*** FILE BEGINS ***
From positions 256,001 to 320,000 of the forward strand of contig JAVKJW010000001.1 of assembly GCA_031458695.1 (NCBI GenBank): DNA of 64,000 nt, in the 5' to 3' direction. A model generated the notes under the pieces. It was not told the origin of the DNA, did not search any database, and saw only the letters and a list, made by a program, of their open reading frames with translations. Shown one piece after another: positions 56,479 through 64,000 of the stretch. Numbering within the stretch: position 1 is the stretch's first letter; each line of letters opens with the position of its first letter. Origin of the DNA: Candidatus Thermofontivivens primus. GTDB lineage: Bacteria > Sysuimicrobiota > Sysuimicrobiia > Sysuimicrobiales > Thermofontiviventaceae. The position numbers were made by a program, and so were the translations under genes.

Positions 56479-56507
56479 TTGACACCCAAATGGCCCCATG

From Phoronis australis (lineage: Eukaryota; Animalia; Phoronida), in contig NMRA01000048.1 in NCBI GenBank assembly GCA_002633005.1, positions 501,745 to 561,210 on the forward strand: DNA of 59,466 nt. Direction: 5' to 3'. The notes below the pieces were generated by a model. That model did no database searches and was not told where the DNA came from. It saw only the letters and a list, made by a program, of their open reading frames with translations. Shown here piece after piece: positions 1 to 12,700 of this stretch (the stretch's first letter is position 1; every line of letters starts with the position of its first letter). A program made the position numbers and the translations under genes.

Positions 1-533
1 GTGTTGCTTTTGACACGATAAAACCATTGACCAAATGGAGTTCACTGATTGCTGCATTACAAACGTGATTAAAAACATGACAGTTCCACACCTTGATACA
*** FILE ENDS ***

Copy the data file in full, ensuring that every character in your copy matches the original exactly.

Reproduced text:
From positions 256,001 to 320,000 of the forward strand of contig JAVKJW010000001.1 of assembly GCA_031458695.1 (NCBI GenBank): DNA of 64,000 nt, in the 5' to 3' direction. A model generated the notes under the pieces. It was not told the origin of the DNA, did not search any database, and saw only the letters and a list, made by a program, of their open reading frames with translations. Shown one piece after another: positions 56,479 through 64,000 of the stretch. Numbering within the stretch: position 1 is the stretch's first letter; each line of letters opens with the position of its first letter. Origin of the DNA: Candidatus Thermofontivivens primus. GTDB lineage: Bacteria > Sysuimicrobiota > Sysuimicrobiia > Sysuimicrobiales > Thermofontiviventaceae. The position numbers were made by a program, and so were the translations under genes.

Positions 56479-56507
56479 TTGACACCCAAATGGCCCCATG

From Phoronis australis (lineage: Eukaryota; Animalia; Phoronida), in contig NMRA01000048.1 in NCBI GenBank assembly GCA_002633005.1, positions 501,745 to 561,210 on the forward strand: DNA of 59,466 nt. Direction: 5' to 3'. The notes below the pieces were generated by a model. That model did no database searches and was not told where the DNA came from. It saw only the letters and a list, made by a program, of their open reading frames with translations. Shown here piece after piece: positions 1 to 12,700 of this stretch (the stretch's first letter is position 1; every line of letters starts with the position of its first letter). A program made the position numbers and the translations under genes.

Positions 1-533
1 GTGTTGCTTTTGACACGATAAAACCATTGACCAAATGGAGTTCACTGATTGCTGCATTACAAACGTGATTAAAAACATGACAGTTCCACACCTTGATACA